The .wav files were opened as spectrograms using the freely available open-source sound software Audacity (version 2.2.2) to aurally identify periods of time without paddling noise. The start and end time of these sampling periods were recorded with a 1 second temporal resolution. The samples were analysed in RStudio (version 1.2.5001; RStudio, Inc.) with R version 3.6.3 (R Development Core Team, 2020) using custom scripts adapted from the open source code PAMGuide in Merchant et al., (2015) and the package “tuneR” (version 1.3.3; Ligges 2018) to allow analysis only of the identified paddling-free clips. Merchant et al., (2015) includes a tutorial for the use of PAMGuide, which can be used to produce relative sound levels of an audio clip. All the code used for our sound analysis is available via GitHub (https://github.com/fo-am/sonic-kayaks/tree/master/analysis).
A correction factor was calculated by recording reference sine waves (10 Hz, 100 Hz, 1 kHz and 10 kHz) of known voltage measured using an Amprobe PM51A Pocket Digital Multimeter, through the entire system (Tascam iXZ pre-amp, TechRise USB sound card and Raspberry Pi) and comparing the output with the known input. The results were then interpolated every 1Hz to obtain the correction factor. The hydrophone sensitivity, provided by the manufacturer as a range (–180 to –183 dB; approximately flat 20 Hz – 20 kHz; although not calibrated), was specified in our processing as –181.5 dBV μPa–1. The correction factor and hydrophone sensitivity allow absolute sound values to be calculated; however, these should be interpreted with some caution as the hydrophone sensitivity is not calibrated.
To explore how the sound level varies according to changes in frequency, and to apply the frequency dependent corrections, fast Fourier transforms were applied to the sound samples in segments of 1 second duration (Hann window, 50% overlap). As a result, we obtained the sound power in 1 Hz bins. Several metrics were calculated by summing these values within various frequency ranges per second.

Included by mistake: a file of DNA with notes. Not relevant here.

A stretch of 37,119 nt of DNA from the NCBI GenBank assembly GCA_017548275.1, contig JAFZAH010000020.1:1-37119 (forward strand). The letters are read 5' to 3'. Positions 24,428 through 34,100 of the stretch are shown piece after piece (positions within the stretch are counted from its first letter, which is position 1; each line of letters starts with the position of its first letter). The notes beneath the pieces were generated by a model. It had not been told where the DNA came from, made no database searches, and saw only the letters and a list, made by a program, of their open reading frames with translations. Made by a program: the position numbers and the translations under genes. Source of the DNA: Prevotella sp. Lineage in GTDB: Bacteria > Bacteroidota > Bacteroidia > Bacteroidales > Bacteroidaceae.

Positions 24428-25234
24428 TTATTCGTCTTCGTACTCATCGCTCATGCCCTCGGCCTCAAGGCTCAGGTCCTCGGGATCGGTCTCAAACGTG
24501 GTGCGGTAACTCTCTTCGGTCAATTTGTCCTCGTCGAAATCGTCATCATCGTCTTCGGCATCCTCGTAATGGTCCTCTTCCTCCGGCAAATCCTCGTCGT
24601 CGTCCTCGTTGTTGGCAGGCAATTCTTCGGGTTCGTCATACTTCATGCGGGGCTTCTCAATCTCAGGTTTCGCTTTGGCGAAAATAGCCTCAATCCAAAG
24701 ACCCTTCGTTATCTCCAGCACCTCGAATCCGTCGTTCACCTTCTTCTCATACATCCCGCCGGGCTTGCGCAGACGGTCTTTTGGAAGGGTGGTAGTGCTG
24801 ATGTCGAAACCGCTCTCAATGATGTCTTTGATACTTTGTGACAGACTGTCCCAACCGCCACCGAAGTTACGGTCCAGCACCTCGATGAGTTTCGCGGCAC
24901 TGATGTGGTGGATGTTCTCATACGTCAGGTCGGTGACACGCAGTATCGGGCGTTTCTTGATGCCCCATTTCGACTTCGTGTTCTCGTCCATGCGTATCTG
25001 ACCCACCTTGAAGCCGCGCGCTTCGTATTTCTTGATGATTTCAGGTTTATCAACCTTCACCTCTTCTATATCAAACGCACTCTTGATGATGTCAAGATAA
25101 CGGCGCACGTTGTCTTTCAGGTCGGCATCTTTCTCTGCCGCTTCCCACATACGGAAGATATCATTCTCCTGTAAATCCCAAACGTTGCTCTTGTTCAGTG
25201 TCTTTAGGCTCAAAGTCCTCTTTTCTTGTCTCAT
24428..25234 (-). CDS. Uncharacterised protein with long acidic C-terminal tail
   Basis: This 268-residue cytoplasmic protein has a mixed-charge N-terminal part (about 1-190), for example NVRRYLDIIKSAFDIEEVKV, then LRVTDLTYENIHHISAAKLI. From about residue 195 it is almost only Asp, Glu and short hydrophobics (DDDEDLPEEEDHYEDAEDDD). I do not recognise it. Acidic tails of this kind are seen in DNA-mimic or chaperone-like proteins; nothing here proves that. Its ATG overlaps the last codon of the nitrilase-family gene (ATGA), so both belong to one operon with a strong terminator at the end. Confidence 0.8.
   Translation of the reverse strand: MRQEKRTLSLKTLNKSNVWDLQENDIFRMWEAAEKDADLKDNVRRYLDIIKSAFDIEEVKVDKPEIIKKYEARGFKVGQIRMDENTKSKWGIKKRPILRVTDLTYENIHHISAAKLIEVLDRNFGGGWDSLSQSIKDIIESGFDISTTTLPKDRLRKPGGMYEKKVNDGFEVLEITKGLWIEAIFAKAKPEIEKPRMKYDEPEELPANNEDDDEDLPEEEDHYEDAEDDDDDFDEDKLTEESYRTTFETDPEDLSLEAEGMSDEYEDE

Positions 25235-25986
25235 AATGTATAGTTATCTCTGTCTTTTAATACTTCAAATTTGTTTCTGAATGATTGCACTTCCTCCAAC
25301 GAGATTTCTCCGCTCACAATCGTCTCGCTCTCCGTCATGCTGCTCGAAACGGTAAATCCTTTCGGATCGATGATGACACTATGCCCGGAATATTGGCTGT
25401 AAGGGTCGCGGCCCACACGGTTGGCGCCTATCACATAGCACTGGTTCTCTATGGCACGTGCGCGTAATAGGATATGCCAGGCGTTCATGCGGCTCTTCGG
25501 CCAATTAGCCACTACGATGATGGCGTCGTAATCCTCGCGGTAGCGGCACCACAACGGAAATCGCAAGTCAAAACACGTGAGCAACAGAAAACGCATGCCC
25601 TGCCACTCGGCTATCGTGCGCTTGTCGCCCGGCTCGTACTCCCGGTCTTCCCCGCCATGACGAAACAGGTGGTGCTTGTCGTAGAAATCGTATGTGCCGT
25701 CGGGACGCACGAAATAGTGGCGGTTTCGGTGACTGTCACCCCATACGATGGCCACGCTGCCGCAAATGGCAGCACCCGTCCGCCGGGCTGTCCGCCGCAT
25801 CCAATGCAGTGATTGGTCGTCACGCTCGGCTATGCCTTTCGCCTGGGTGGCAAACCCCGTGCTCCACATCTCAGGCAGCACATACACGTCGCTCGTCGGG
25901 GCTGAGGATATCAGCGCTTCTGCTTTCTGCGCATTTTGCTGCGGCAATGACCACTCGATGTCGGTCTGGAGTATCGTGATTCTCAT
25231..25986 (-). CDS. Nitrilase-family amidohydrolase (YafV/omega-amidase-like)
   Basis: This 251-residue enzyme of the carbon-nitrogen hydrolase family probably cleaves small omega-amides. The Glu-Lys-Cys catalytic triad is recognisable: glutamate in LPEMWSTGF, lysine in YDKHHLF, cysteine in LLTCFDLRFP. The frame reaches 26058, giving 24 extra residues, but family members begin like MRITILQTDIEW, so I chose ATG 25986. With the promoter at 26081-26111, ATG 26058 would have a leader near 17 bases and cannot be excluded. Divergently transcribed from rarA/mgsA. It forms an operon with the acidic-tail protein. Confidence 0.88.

The broadband sound pressure level (SPLRMS; 20 Hz – 19 kHz) represents the overall sound level for the full frequency range effectively recorded with the hydrophone. Variations in sound levels according to changes in frequency (pitch) are represented by third octave levels (TOL). An octave represents a doubling in acoustic frequency from the lower limit to the upper limit of the band (frequency range) and third octave bands are 1/3 of an octave wide. The third octave bands are described by the centre frequency and the bandwidth increases with increasing frequency.
The sound power values were passed to the mapping script, averaged over space (time may vary) and then converted to decibels as the final step once all processing and averaging was completed. Measurements taken underwater are different to those taken in air; underwater monitoring uses a reference pressure of 1 µPa. The final units for our data are dB re 1 µPa.
Our figures present the broadband sound level and the third octave levels centred on 125 Hz, 1 kHz and 10 kHz, representing the underwater sound environment captured by the Sonic Kayak. The 125 Hz band is, along with the 63 Hz band, an indicator of shipping noise in the marine strategy framework directive (MSFD; Tasker et al., 2010). Previous research found the 125 Hz band to be louder in Falmouth Bay than the 63 Hz band (Garrett et al., 2016). We included the higher frequency bands (1 kHz and 10 kHz) to explore the contribution of sound in these frequency ranges. We were interested in these because the low frequencies of large commercial ships do not propagate in shallow water, and the small boats used in shallow coastal areas and estuaries produce sounds at these higher frequencies (Duarte et al., 2021).
The noise floor of the system was estimated by leaving the Sonic Kayak system to record for five minutes in a quiet space out of the water. The analysed recordings were above the noise floor for >99.9% of the time for all presented measures, with the exception of the 125 Hz third octave level (~99.7%).
Data collected with the different sensors on the Sonic Kayak are time-stamped and therefore matching them up is easily achievable. Each data point also has a position in space as provided by the on-board Global Navigation Satellite System (GNSS). The following processing and figure creation was conducted using the R software environment (R Development Core Team 2020), with the following packages: cowplot (Wilke 2019), dplyr (Wickham et al. 2020), ggplot2 (Wickham 2016), lubridate (Grolemund & Wickham 2011), purrr (Henry & Wickham 2019), raster (Hijmans 2020), readr (Wickham et al. 2018), RStoolbox (Leutner at al. 2019), sf (Pebesma 2018) & tidyr (Wickham & Henry 2019).